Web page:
The Dead Sea Squirrels
This is a great name for a band. Unfortunately, I can’t take credit for it. The credit belongs to a rather large group of students at the middle school where I teach. There was a lot of confusion the other day when several classrooms went on a walking field trip to see a display of the Dead Sea Scrolls. Apparently, many of those students thought they were going to see the Dead Sea “Squirrels” and yes, they were a bit disappointed.
I have always found middle schoolers to be quite entertaining and I certainly got a chuckle out of this situation. As funny as it was, it also hurt. Had these students never heard of the Dead Sea Scrolls? I wince to think that I am an educator and I am part of a system that has become more about test prep and less about cultural literacy. Cultural literacy leads us to be active members of our world. Culturally literate people have a sense of purpose, passion, and joy. When we bypass their need for cultural experience, we contribute to a dull future.
Am I saying that all my students are culturally illiterate? Of course, not. But too many of them live very limited lives. They don’t enjoy good stories. They don’t go to concerts, art galleries, or see plays. They don’t participate in religious activities. They’ve never been to the beach, the mountains, or just about anywhere outside of Azusa. Their games don’t involve much in the way of wordplay, or intellectual exchange. They don’t create. They don’t imagine possibilities.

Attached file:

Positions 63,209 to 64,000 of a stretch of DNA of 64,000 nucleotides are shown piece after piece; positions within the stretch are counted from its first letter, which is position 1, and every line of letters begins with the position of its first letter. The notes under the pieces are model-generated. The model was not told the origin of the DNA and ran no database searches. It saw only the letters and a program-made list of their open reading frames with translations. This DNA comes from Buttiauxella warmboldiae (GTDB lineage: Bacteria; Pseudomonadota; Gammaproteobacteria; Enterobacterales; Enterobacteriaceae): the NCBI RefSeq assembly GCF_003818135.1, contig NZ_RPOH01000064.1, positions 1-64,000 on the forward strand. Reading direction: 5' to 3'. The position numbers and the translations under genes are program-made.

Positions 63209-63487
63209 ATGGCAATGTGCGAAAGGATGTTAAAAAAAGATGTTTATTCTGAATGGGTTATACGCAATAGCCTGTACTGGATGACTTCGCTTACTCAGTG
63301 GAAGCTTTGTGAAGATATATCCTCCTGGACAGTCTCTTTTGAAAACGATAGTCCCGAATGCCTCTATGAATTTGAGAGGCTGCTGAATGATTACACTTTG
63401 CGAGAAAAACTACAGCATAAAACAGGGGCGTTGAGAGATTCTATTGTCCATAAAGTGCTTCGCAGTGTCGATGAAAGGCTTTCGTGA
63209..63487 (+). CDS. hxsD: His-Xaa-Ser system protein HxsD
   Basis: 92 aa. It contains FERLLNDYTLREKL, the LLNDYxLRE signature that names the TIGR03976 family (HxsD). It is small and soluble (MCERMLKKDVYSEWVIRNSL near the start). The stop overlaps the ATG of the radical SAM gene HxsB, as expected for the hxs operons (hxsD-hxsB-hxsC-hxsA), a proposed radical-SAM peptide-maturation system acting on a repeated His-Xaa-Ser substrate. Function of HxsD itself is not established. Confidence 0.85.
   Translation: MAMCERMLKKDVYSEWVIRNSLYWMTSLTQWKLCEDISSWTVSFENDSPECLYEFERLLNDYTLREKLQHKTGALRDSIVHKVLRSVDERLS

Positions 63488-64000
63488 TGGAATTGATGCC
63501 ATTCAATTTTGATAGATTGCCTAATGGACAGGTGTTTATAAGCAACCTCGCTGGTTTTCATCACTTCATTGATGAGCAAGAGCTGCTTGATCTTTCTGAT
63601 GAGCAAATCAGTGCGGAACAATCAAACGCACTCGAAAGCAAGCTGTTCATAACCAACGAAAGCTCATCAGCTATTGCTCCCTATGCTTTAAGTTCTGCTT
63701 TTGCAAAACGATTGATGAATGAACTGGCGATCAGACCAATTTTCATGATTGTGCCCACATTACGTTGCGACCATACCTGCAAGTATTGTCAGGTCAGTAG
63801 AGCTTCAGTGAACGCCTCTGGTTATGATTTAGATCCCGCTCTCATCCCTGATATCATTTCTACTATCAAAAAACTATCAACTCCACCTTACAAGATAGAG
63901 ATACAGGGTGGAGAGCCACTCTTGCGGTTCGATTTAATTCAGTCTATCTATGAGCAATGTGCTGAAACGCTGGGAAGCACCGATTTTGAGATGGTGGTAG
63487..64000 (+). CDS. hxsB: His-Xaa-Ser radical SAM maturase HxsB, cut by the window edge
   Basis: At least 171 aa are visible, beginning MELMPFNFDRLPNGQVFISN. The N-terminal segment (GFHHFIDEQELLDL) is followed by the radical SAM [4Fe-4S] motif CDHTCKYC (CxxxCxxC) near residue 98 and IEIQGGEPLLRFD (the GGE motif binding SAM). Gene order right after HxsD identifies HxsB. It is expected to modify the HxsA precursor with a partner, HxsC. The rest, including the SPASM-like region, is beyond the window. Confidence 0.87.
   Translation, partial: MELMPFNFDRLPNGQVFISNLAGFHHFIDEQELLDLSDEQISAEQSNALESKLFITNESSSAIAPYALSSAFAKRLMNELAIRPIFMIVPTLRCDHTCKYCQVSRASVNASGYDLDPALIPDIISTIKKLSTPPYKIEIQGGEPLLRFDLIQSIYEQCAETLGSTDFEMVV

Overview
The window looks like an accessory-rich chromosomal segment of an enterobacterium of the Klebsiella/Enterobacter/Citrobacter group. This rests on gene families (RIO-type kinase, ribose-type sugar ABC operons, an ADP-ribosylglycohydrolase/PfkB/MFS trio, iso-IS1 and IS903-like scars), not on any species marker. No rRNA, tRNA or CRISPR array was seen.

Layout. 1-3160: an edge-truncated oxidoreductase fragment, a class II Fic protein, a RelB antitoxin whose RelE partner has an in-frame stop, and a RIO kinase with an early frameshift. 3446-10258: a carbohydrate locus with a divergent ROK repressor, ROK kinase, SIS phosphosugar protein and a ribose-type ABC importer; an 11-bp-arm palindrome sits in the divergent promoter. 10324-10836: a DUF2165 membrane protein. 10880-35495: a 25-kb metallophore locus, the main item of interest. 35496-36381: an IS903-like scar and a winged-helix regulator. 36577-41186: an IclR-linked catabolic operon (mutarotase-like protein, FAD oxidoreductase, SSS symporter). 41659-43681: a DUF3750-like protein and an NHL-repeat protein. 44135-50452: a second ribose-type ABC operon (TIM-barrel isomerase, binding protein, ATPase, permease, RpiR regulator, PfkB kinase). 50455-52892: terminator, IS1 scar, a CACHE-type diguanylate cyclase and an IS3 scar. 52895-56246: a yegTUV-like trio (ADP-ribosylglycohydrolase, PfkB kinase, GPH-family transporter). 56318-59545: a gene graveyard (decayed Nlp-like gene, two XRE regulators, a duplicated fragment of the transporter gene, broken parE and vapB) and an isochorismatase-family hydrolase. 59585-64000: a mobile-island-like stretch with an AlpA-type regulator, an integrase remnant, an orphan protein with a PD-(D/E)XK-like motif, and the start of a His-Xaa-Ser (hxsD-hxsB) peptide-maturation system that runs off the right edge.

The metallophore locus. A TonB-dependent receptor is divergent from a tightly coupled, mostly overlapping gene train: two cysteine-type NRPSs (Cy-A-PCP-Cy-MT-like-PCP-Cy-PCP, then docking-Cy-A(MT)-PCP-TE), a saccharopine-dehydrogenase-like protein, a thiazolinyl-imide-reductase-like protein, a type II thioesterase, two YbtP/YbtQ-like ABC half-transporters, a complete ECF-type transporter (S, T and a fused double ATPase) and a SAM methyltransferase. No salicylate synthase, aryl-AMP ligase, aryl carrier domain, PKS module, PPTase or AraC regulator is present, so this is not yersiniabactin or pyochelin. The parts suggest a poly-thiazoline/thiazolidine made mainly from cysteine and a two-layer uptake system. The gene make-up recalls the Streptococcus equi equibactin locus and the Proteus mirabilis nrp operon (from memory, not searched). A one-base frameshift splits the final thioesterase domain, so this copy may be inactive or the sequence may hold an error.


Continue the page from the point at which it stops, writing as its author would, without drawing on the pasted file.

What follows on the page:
Some people say that cultural literacy is really the parents’ responsibility. I can understand why they might think that. I know in my own experience, my parents were my best teachers, but that doesn’t mean that school shouldn’t do all it can as well. I know we have to take the test score situation seriously, but doesn’t it make sense that fascinated, purposeful, broadminded, and focused students might score better? Maybe we’d have a few more of those if we acted on our value of cultural experience.
Even though a few field trip students were disappointed about not seeing dead squirrels that had once lived in the sea, I’m sure they went home enlightened (and embarrassed) when they learned the significance of this ancient document. Words on a page – pretty cool.